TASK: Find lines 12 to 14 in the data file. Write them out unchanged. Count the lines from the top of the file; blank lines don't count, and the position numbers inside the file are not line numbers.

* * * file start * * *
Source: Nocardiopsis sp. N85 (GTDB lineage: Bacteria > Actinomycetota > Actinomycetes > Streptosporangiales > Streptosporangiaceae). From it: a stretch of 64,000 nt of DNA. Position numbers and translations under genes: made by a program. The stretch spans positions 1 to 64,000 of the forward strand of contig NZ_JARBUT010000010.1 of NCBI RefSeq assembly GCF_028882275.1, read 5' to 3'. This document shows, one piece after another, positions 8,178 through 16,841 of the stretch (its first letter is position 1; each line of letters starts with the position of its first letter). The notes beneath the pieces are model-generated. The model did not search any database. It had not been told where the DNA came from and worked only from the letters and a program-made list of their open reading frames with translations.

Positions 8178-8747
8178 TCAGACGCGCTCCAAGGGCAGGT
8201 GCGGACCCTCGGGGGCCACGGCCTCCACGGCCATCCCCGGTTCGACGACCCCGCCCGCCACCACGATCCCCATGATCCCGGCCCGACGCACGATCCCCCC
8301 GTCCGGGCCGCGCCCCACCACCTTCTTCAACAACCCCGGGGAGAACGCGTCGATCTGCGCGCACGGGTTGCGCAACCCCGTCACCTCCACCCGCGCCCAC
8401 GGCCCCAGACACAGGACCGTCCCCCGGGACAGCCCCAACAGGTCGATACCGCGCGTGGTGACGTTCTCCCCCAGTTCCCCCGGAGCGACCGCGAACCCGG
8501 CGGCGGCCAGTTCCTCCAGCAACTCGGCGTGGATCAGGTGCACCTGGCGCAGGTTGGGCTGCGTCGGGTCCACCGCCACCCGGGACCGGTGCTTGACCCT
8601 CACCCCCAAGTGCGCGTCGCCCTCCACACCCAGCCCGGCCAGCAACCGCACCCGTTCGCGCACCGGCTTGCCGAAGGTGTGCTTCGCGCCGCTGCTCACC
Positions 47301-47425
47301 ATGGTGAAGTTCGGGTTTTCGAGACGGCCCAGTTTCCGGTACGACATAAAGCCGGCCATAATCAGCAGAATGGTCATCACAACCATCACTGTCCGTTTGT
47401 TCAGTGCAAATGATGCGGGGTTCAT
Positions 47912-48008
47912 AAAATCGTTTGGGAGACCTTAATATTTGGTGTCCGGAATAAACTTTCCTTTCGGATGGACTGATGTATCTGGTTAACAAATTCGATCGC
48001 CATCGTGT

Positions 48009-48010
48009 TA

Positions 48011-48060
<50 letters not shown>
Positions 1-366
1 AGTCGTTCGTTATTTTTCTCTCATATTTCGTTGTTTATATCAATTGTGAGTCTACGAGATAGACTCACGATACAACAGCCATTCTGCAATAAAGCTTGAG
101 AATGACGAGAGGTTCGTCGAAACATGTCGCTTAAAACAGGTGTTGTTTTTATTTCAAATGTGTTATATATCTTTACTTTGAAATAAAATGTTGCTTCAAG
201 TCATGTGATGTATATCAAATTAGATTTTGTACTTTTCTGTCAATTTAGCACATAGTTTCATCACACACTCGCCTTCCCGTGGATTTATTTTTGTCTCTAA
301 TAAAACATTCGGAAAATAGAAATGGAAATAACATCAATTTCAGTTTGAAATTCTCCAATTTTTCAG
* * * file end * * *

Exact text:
Positions 47912-48008
47912 AAAATCGTTTGGGAGACCTTAATATTTGGTGTCCGGAATAAACTTTCCTTTCGGATGGACTGATGTATCTGGTTAACAAATTCGATCGC
48001 CATCGTGT